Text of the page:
Algorithms Computer Vision Deep Learning Machine-LearningSee in schedule
Machine learning and artificial intelligence have enabled many solutions that tackle real-world problems, from climate change to autonomous vehicle development. However, with any new technology comes novel issues to address, and in the consideration of machine learning, a recurring concern is the interpretability of the models. Particularly, this refers to the ability of humans, and especially end users of the technology, to understand how the model came to its decision. One way of opening up “black box models” (algorithms that are relatively uninterpretable) that are trained on imagery (computer vision models) is to create saliency maps that are qualitative, visual representations of which parts of each image had the most influence in the deep learning model’s prediction for that image. In this talk, we discuss one interesting way of achieving this. After training a convolutional neural network (CNN) using PyTorch on an image dataset (which can be anything, such as ImageNet), we explore using the GradCam repository to create gradient-weighted class activation maps, which harness the CNN and uses the gradients of any target concept, flowing into the final convolutional layer to produce a coarse localization map highlighting important regions in the image for predicting the concept. It is recommended that attendees of this talk are familiar with at least the basics of machine learning, deep learning, and computer vision, but the presentation will not be too technical as to encourage less experienced folks.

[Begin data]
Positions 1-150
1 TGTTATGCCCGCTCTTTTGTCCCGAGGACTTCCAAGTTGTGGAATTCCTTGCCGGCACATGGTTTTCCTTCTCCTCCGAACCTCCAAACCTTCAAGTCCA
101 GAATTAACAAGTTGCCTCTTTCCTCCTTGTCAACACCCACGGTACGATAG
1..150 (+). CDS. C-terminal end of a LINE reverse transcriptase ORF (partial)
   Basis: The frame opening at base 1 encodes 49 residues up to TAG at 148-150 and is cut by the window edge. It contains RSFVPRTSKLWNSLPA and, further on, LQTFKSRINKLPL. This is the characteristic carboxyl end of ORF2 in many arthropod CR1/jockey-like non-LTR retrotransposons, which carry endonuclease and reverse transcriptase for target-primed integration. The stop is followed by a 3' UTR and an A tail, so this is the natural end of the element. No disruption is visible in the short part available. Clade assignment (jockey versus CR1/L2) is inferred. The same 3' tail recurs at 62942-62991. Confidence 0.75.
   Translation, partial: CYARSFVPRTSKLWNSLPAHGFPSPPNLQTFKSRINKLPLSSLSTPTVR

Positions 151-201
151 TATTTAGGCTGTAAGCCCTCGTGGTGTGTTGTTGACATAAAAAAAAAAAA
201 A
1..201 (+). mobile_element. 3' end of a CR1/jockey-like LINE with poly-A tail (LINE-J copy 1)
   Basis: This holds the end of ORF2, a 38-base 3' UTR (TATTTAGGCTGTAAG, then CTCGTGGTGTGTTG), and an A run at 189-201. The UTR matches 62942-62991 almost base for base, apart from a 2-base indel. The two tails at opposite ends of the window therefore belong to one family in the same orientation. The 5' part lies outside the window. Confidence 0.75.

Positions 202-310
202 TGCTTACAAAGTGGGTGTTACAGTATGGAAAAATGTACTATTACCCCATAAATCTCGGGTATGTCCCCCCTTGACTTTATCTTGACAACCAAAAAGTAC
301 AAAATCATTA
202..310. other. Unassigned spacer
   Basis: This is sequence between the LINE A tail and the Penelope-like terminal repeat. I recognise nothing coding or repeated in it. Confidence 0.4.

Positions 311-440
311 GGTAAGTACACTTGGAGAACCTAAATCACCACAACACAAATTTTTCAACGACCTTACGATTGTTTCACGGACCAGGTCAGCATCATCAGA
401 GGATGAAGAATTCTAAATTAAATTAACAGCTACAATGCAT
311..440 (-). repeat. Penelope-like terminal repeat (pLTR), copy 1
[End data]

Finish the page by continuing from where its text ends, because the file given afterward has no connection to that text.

Type: Talk (30 mins); Python level: Intermediate; Domain level: Intermediate
Thomas Chen is a research scientist whose primary interests lie in machine learning and computer vision. He serves on the U.S. Technology Policy Committee of the Association for Computing Machinery. As much of his work lies at the nexus of artificial intelligence and earth science, he is also an active early-career scientist member of the European Geosciences Union and the American Geophysical Union. Previously, Thomas has presented work at a number of conferences, workshops, and meetings, from NeurIPS workshops, to AAAI, Applied Machine Learning Days, the Open Data Science Conference, Machine Learning Week Europe, the UK Antarctic Science Conference, and much more.